More than 125 people attended an organizational meeting for opposing offshore oil drilling and seismic surveys in Wilmington on June 6, and attendees left the meeting energized and ready to start taking action.
The North Carolina Coastal Federation, Oceana, the Cape Fear Chapter of the N.C. Sierra Club and the Cape Fear Chapter of the Surfrider Foundation sponsored the meeting. Experts and advocates from the organizations spoke about why offshore oil drilling and seismic surveys would have negative economic and environmental consequences for the North Carolina coast. More than 100 “Don’t Drill NC” signs were handed out, and attendees volunteered to write letters and contact legislators.
“The people who attended this meeting were already downright mad we were facing this issue again. What was encouraging about the meeting is people stood up and volunteered to lead this grassroots group to take the fight to our leaders in Raleigh and in Washington, D.C.,” said Mike Giles the federation’s coastal advocate in the Wrightsville Beach office. “Not only were they upset, but willing to do whatever it takes to protect our coast and the resources which make it so important to everyone in North Carolina, and I feel confident we will prevail again with the awesome people power that was displayed last night.”
The meeting was held in response to the executive order that directed the U.S. Department of Interior to review locations for offshore oil and gas exploration, including areas off the Atlantic, which had been removed for consideration in late 2016.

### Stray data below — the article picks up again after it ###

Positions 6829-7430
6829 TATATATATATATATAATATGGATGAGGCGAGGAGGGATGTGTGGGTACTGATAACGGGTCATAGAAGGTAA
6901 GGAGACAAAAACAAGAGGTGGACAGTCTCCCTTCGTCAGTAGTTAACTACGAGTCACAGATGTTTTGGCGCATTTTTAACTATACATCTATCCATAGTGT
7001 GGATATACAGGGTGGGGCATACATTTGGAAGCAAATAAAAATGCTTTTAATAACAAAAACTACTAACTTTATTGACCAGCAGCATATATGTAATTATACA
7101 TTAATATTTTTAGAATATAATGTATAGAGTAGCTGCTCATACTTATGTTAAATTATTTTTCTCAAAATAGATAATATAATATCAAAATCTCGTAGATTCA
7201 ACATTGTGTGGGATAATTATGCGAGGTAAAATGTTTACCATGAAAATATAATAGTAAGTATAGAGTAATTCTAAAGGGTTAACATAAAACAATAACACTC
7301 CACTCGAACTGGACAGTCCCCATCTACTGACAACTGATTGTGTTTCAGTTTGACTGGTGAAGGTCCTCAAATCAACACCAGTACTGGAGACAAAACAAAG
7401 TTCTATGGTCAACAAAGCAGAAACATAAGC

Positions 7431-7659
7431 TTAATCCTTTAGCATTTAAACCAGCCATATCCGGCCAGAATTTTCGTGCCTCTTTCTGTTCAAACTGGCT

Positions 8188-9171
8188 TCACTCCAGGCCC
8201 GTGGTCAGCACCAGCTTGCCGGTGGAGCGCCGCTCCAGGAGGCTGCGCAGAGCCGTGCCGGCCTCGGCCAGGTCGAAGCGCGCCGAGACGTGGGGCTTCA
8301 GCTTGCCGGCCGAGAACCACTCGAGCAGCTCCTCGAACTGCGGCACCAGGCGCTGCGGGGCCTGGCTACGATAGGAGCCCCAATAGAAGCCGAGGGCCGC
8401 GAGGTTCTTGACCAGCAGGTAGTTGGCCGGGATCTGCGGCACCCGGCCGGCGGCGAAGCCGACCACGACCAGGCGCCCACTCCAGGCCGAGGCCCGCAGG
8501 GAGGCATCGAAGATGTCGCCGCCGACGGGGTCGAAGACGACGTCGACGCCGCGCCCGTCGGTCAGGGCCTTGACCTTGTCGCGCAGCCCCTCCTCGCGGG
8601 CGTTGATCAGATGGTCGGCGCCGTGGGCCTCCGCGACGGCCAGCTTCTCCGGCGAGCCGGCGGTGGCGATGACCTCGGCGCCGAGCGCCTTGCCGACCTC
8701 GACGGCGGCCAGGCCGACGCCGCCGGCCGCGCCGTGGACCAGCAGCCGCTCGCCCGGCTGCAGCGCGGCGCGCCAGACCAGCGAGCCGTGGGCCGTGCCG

The department has already started moving forward in answer to that executive order, as NOAA’s National Marine Fisheries Service (NMFS) issued a public notice requesting comment on seismic surveys earlier this week. The notice describes the potential harm to marine mammals and provides information on the companies that have applied for permits to perform seismic surveys.
New Hanover County Commissioner Rob Zapple attended the meeting and also spoke out against offshore oil drilling and seismic surveys. He noted that the tourism industry has brought in $500 million to the county.
And a recent report from the National Park Service reinforced the economic benefits of preserving natural places. It found that in North Carolina’s coastal counties, the national parks and seashores contributed $215 million in visitor spending to the coastal economy.
These places and the tourism industry would be at risk should offshore oil drilling and seismic surveys be allowed off the North Carolina coast. An oil spill would have catastrophic consequences for the coastal economy and environment, and seismic surveys are known to interfere with fisheries and negatively affect commercial and recreational fishing.
When the North Carolina coast was last up for consideration for offshore oil drilling, residents and local governments rallied, and 32 local governments passed resolutions against offshore oil drilling and/or seismic surveys. Ultimately, the Bureau of Ocean Energy Management removed the Atlantic coast from consideration, and in its decision, it cited local opposition as a reason to not pursue offshore oil and gas exploration off the Atlantic coast.
For more information on offshore oil drilling, please visit nccoast.org/oil. More information on seismic surveys is available at nccoast.org/seismic. For further information on the commenting process contact Mike Giles in our Wrightsville Beach office at firstname.lastname@example.org or 910-509-2838.